Two cheers for the President and his America’s Jobs Act. Cheer Number One: In presenting it to a joint session of Congress, he sounded as passionate and determined as he’s ever sounded.
Second cheer: He laid out the problem correctly and effectively. He explained why jobs and growth must be the nation’s first priority now — not the federal deficit. The economy is in crisis. People are hurting. So government must act, and act quickly. It’s irresponsible at a time like this to suggest that government should simply close down.
But a jeer because the jobs plan he presented isn’t nearly large enough or bold enough to make a major dent in unemployment, or to restart the economy.
$450 billion sounds like a lot – and is more than I expected — but some of this merely extends current spending (unemployment benefits) and tax cuts (in Social Security taxes), so it doesn’t add to aggregate demand.
The net new boost to the economy is closer to $300 billion. That doesn’t approach even half the gap between what the economy is now producing and what it could produce at or near full employment.
And much that $300 billion is in the form of temporary tax cuts to individuals and companies. Some of these make sense — enlarging the Social Security tax cut, extending it to employers, and giving small businesses a tax holiday for new hires.
But temporary tax cuts haven’t proven to be particularly effective in stimulating new spending in times of economic stress. People tend to use them to pay off debts or increase savings. Companies use them to reduce costs, but they won’t make additional hires unless they expect additional sales – which won’t occur unless consumers increase their spending.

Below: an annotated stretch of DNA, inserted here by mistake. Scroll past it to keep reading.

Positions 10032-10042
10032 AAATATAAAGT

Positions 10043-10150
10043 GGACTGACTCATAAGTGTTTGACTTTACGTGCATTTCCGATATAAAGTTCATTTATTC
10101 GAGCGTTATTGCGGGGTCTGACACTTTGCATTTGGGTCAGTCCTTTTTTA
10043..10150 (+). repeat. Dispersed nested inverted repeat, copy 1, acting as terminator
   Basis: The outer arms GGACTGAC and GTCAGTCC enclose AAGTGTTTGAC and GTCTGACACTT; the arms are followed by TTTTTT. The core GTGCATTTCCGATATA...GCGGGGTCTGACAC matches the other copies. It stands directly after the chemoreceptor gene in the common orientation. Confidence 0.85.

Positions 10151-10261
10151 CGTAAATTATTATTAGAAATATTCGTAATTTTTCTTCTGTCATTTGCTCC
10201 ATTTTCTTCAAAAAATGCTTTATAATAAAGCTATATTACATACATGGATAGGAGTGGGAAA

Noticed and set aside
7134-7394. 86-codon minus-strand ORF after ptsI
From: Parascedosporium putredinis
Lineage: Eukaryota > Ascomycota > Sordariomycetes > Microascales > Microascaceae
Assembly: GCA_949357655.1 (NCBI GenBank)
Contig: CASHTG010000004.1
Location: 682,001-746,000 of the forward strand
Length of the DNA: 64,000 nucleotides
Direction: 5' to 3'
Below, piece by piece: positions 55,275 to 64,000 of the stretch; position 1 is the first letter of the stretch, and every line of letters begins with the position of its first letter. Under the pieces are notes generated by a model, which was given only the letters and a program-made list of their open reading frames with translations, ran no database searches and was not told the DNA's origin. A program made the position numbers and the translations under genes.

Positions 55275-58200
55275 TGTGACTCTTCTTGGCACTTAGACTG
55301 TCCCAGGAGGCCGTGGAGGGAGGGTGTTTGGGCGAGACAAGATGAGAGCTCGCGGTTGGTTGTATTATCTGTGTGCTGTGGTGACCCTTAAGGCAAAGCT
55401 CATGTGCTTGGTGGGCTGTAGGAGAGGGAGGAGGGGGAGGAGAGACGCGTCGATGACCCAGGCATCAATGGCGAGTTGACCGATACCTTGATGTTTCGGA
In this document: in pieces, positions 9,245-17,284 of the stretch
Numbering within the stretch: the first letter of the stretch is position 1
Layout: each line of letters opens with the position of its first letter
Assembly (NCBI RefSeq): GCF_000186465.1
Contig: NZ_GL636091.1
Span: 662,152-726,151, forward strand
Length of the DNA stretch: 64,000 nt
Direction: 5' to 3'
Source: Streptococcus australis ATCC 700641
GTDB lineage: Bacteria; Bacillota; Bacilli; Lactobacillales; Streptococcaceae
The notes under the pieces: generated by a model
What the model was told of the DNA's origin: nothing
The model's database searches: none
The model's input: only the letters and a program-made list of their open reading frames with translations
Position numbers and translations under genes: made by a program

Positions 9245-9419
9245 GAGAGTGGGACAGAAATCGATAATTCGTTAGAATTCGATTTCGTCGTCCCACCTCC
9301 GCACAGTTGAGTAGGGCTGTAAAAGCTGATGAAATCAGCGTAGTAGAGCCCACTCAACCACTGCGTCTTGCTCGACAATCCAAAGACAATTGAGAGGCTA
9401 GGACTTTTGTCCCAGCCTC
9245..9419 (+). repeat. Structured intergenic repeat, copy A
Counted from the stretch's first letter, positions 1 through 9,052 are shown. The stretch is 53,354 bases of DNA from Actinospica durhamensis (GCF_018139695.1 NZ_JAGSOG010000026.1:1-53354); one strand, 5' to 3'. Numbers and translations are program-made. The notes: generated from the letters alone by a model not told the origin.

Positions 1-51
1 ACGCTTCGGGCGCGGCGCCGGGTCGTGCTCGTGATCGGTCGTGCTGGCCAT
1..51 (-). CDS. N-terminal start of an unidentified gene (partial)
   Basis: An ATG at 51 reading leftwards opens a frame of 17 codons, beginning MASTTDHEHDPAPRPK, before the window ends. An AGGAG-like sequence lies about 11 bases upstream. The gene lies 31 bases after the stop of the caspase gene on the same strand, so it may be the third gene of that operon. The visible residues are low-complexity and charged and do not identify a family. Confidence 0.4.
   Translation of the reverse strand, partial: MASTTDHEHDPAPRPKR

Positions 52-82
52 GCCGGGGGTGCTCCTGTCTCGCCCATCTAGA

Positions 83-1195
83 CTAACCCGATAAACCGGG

That leaves some $140 billion for infrastructure – improving outworn school buildings, roads, bridges, ports, and so on. And $35 billion to help cash-starved states avoid more layoffs teachers. Both good and important but still small relative to the overall need.
Why did the President include so many tax cuts, and why didn’t he make his proposal sufficiently large to make a real impact on jobs and growth? Because he crafted it in order to appeal to Republicans. To get it enacted, he needs their votes.
I’m having a dizzying sense of déjà vu. The first $800 billion stimulus (spread over two years) wasn’t nearly large enough given the drop in aggregate demand. And half of it was in the form of tax cuts. The reason it wasn’t bigger and contained so many tax cuts was to get Republican votes. But its apparent ineffectiveness — it saved around 3 million jobs, but that didn’t save it from appearing to fail — made it harder for the White House to do anything more to stimulate the economy, and ward off what’s likely to be a double dip.
That’s been the heart of Obama’s dilemma. Big and bold enough to make a difference, and Republicans are certain to reject it. Small and focused on tax cuts, and maybe Republicans will bite. But even if they sign on, what’s the point of the exercise if it won’t have a measurable effect on jobs and growth?
And why would they sign on this time, anyway?
Republican Senate leader Mitch McConnell scoffs “This isn’t a job plan. It’s a reelection plan.” That’s precisely the problem. McConnell and company have stated publicly that their number-one objective is to unseat Obama and regain the presidency in 2012. They don’t want to give the President anything he could possibly claim as a victory. And they’re not terribly worried if the economy stays awful through Election Day because that’s the best way to fulfill their number-one objective.
The President would have done better with a plan that was big enough to make a real difference. And then, when Republicans rejected it, campaign on it.
So two cheers — for both the President’s style and his words. And one jeer: He failed on substance and strategy.